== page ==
Despite the government’s pride in Cambodia’s long-awaited oil production, the nation’s oil industry remains in limbo after developer KrisEnergy announced it was unable to pay its debts.
The government enshrined the Kingdom’s first drop of crude oil inside Phnom Penh’s Win Win Monument on Wednesday. Defense minister Tea Banh, who chaired the ceremony, said that the oil production was a blessing for the country.
“For those who raised concern over the “oil curse”, it’s not strange because they always say this — and the oil issue is no exception,” he said. “But they always obstruct all development and progress in the country, and do anything they can to damage the nation’s interests.”
Since Cambodia began extracting its first crude oil from the Gulf of Thailand on December 28, 2020, some observers have called for transparency in the handling of the project’s revenues in order to avoid the so-called “oil curse” that has riled other major producing nations.
However, after six months of extracting, the new-born sector is facing uncertainty as developer KrisEnergy winds up its operations following lower-than-expected output. The Singapore-based oil exploration firm announced on June 4 that it was unable to pay its debts and would proceed towards liquidation. The company has submitted a winding-up petition to the Grand Court of the Cayman Islands, where the company is registered.
In its announcement to shareholders, the company claimed that its liabilities exceed the value of its assets and that significantly lower cash flow from the Apsara Mini Phase 1A development meant that the company’s restructuring exercise was no longer viable. With no acceptable alternative restructuring option and a lack of fresh funds available to the company, the statement read, the company had no other choice but to proceed towards liquidation. In a press release on June 8, the company announced that trust corporation Madison Pacific Trust Limited would be appointing receivers over KrisEnergy’s shares and assets.
KrisEnergy investor relations and corporate communications vice-president Tanya Pang declined to comment, referring reporters to the company’s website.
Cheap Sour, director-general of petroleum at the Ministry of Mines and Energy (MME), said that Cambodia is still waiting to see if the industry will develop smoothly.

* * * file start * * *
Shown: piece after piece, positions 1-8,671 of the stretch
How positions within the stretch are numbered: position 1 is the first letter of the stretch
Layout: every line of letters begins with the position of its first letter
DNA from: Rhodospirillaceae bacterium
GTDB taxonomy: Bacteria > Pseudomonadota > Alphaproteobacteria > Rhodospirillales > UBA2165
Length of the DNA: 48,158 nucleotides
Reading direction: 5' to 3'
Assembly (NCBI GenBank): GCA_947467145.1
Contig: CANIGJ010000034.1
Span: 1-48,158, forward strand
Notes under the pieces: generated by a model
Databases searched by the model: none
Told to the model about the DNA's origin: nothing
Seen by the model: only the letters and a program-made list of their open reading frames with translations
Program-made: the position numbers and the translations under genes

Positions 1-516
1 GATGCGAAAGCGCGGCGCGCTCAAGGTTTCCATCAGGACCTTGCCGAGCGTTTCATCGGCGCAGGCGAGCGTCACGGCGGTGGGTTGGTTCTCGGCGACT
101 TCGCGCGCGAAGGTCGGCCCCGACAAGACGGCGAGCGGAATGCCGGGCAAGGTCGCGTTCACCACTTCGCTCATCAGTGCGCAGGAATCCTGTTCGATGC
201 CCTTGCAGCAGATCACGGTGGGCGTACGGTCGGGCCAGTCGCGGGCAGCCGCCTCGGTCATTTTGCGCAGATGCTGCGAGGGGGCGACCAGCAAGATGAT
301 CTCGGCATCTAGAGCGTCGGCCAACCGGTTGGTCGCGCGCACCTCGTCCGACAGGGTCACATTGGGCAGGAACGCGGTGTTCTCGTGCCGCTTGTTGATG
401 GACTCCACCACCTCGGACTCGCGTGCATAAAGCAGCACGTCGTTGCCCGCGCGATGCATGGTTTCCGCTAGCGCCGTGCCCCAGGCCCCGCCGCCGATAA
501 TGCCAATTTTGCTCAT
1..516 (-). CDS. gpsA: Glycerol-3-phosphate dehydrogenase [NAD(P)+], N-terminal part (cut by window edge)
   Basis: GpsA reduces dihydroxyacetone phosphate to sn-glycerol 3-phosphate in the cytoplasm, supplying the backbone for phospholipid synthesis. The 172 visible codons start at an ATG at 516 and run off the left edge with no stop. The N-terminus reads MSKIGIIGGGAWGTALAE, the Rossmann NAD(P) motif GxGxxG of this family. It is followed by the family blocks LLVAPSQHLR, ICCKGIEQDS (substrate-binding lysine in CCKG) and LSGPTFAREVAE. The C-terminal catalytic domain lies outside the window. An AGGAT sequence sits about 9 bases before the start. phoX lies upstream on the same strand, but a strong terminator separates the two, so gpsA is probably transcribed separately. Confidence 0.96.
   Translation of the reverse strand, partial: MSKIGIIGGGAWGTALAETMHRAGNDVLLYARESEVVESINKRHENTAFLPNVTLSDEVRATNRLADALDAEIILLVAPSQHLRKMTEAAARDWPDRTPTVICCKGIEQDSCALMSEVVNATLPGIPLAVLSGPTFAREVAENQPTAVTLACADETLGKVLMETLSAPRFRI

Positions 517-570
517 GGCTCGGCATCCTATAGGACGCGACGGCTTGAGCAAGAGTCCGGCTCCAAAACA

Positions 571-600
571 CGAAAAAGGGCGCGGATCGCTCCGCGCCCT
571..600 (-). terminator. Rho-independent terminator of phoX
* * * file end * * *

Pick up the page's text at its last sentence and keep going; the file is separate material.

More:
“We don’t know what will happen because we are waiting to see the court’s decision, if they will hand over the company’s assets to any creditors who would continue the operation in Cambodia,” he said.
However, he said the company is still extracting oil as normal.
“As the government, we are only looking at conditions in the agreement ,” he said. “And so far, the company has complied with all the criteria for its operations.”
KrisEnergy signed an agreement with the government in 2017 to develop the 3,083-sq-km “Block A” after buying Chevron Corp’s operating interest in the block for $65 million in 2014 following years of false starts for Cambodia’s nascent oil sector. The company holds a 95 percent stake in the project, with the government holding the remaining five percent.
The company said that oil production was expected to reach a peak rate of approximately 7,500 barrels of oil a day once the drilling program was completed in mid-February 2021. But the output has been less than half of its forecast, with the gross production rate at the Apsara field remaining at just more than 2,400 barrels per day.
Economists have said that the current production is too small for the national revenue even if the field is fully operational. But Hong Vannak, a business researcher at the Royal Academy of Cambodia, said that more oil and gas will be found over the Overlapping Claims Area with Thailand.
“In the overall economic view, any obstruction of oil production would not significantly affect economic development because the revenue expected from oil is just a small piece compared to the existing industry such as the tourism, agriculture and garment sectors that generate billions of dollars for the economy,” he said.
Vannak told CamboJA that he still believes operations will continue despite the company’s bankruptcy, saying that the government will look for ways to continue extracting oil.